Dec. 6, 2012
STANFORD, Calif. - For only the fourth time since 1970, the Stanford football team is Rose Bowl-bound. Jim Plunkett and Todd Husak quarterbacked their respective teams in Pasadena - Plunkett in 1970 and Husak in 1999 -- and have unique perspectives on the game, the atmosphere and the similarities between their clubs and the current Cardinal squad.
"No. 1, going to the Rose Bowl was our goal when we got to Stanford," said Plunkett, who engineered a 27-17 upset over Ohio State and was named the game's MVP. "They'd been absent for 16 years when I got there. That's what we set out to do. Guys like Bob Moore, Jack Lasater, Randy Vataha, John Sande, and list goes on and on. We were all a year apart and trying to make Stanford a better football program. We worked hard, set our goals, and were very fortunate to achieve them."
What was the New Year's Day experience like?
"Up to that point, it was the most exciting day of my football career," Plunkett said. "I can't tell you how excited I was to be there playing in that game against a great Ohio State team. I keep telling this story, but if we had played them 10 times, they would have won nine of them. Our guys played as well as we possibly could. We weren't to be denied that day."
Plunkett played for John Ralston, who would coach Stanford to another Rose Bowl win the following year against Michigan behind the late quarterback Don Bunce. Husak played for Tyrone Willingham.
"For me, it was playing in a game that I had watched on TV every year," said Husak, a Southern California native. "It was a tradition. Not just for my family, but I think families around the country. I think that's why it's so special for a lot of Stanford guys from the East or Midwest who probably did not attend the game, but might have been home in the snow watching it, seeing the sunny skies and beautiful California weather. There is so much history and a tremendous atmosphere with the fans. To walk out in front of that crowd is special and something I will always remember."
Husak's Cardinal team put up a strong fight against heavily-favored Wisconsin before falling, 17-9.
"We were such tremendous underdogs going into that game," Husak said. "It will be a little different this time around. Wisconsin was a strong team with a Heisman Trophy running back in Ron Dayne. I think people expected them to come in and roll over us. There wasn't the pressure or focus on Stanford as a team."
"To walk out in front of that crowd is special and something I will always remember."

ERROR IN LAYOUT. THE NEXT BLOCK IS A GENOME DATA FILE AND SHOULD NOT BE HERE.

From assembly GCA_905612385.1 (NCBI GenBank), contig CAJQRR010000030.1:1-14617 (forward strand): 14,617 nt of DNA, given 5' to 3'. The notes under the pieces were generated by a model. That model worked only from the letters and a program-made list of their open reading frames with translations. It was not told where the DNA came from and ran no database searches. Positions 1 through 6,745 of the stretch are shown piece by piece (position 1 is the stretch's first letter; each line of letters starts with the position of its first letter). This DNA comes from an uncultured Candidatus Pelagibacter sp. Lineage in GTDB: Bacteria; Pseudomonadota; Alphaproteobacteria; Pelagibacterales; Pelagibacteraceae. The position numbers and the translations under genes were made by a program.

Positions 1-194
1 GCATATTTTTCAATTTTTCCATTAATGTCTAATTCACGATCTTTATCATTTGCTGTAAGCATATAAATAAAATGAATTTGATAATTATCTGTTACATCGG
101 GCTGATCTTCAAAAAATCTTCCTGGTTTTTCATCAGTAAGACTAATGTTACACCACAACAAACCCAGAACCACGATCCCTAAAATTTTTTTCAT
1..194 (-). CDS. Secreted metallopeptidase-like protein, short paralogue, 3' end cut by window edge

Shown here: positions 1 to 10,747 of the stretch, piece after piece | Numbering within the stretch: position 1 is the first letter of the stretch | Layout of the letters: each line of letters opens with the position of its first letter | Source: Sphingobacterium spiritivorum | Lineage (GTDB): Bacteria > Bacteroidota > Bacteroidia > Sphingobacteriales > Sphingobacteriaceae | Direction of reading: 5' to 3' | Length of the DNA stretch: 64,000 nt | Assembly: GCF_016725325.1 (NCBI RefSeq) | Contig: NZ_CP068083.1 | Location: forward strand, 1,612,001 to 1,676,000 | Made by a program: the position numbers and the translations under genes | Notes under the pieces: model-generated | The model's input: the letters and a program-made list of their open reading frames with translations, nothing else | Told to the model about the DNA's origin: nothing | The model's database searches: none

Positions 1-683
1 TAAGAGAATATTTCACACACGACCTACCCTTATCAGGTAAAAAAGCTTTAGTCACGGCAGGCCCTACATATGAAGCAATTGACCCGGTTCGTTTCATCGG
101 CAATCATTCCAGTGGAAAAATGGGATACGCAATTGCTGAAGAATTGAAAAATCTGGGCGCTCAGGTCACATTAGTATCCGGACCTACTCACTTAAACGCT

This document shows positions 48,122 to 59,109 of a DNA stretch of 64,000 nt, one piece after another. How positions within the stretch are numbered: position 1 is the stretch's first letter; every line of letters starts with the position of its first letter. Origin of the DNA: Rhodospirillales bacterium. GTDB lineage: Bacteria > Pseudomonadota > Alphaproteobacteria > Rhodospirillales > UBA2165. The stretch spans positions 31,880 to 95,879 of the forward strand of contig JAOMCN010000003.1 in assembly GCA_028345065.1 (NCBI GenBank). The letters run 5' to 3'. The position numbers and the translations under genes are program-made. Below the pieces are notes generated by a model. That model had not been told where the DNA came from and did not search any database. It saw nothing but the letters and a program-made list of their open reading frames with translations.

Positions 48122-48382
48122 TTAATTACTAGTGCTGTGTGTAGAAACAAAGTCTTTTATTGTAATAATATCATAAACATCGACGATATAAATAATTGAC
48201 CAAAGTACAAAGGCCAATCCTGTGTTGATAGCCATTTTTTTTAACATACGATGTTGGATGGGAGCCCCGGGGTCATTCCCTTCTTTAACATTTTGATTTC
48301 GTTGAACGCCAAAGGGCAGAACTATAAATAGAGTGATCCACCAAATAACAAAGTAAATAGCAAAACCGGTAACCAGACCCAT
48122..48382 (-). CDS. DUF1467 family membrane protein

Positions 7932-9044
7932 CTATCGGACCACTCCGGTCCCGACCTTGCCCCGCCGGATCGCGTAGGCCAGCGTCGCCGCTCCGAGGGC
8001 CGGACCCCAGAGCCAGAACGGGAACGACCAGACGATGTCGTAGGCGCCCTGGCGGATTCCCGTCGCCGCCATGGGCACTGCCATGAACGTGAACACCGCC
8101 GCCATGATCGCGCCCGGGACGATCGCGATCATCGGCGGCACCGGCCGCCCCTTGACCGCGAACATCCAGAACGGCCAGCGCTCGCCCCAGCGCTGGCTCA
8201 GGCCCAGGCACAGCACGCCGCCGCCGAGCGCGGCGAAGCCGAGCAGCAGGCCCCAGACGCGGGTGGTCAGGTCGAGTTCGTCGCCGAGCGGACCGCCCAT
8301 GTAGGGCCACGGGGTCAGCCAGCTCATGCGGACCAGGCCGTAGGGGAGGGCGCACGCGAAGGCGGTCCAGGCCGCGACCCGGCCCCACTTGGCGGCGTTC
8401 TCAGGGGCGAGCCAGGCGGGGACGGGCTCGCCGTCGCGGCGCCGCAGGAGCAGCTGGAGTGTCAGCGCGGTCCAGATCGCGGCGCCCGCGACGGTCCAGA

- Jim Plunkett
This year's team has been characterized by a power running game and stout defense that leads the nation in sacks and tackles for losses. It has proven resilient, winning many tight games, and athletic sophomore Kevin Hogan has emerged as a clutch quarterback who finds ways to win. He is unbeaten in four starts.
"As far as offering advice to a guy like Kevin Hogan, I'm sure he gets enough advice from the people around him," said Plunkett, who, in 1970, received Stanford's only Heisman Trophy. "I've seen him keep Stanford in the game time after time with his play.
"At times, he's electrifying the way he can run around and make big plays when they're needed. And that's what it takes. Sometimes you get outplayed and face a team that's doing a pretty good job, but you fight and scratch and find a way to come out on top. That's what's important."
Husak, who works with fellow Stanford graduate Dave Flemming on all Stanford football radio broadcasts, said the only advice he would give Hogan is to soak up the Rose Bowl.
"Enjoy being a part of all the events and focus on preparing and winning the game," he said. "As great as that experience was for me, losing that game left a sour taste in all the mouths of all the Stanford guys that played in it."
Like Husak, Plunkett will attend the game and root hard for Hogan and the Cardinal. Both are unabashed in the pride they feel for Stanford football.
"These guys worked hard and accomplished a great deal in the last three years, starting with (Jim) Harbaugh and David Shaw (Bradford M. Freeman Director of Football)," said Plunkett. "I feel tremendous pride in the job these guys have done. Now, if they don't win a game or if it's even close, you kind of say, `What's going on?' You expect them to go to a bowl game every year and that's a good feeling."
Said Husak, "They did something no other team in Stanford history has done: beat four straight ranked teams to clinch the Pac-12 championship and go to the Rose Bowl. Not just that, but what the program has done is re-set the bar. Now the expectations are so high each and every year, it's become a top-five program in the country."
More importantly to Plunkett, Stanford hasn't taken any shortcuts or compromised its high academic standards.
"It goes to show you what can be accomplished here at Stanford," he said. "There's a bunch of good kids out there and they do a great job of representing Stanford. We (wife, Gerry) live vicariously through Stanford football and all the other sports they have at Stanford. I couldn't be prouder of a bunch of guys."
"As Coach Shaw said the other day: Kids don't have to choose football over education," said Husak. "You can get the best education in the country, win a conference championship and play in a BCS game. I think that's an incredible achievement by everybody involved."
-- By Mark Soltau, Stanford Athletics
Palo Alto native Mark Soltau has spent his whole life and much of his career around Stanford sports. A sportswriter for 35 years, Soltau spent 16 (1981-97) at the San Francisco Examiner, where he covered not only the Cardinal, but all five 49ers Super Bowl-championship teams. Golf always has been his passion and Soltau served as the golf beat writer for the Examiner, as well as the national golf writer for CBS Sportsline, and contributing editor to Golf Digest. He has been the editor of tigerwoods.com since 1997.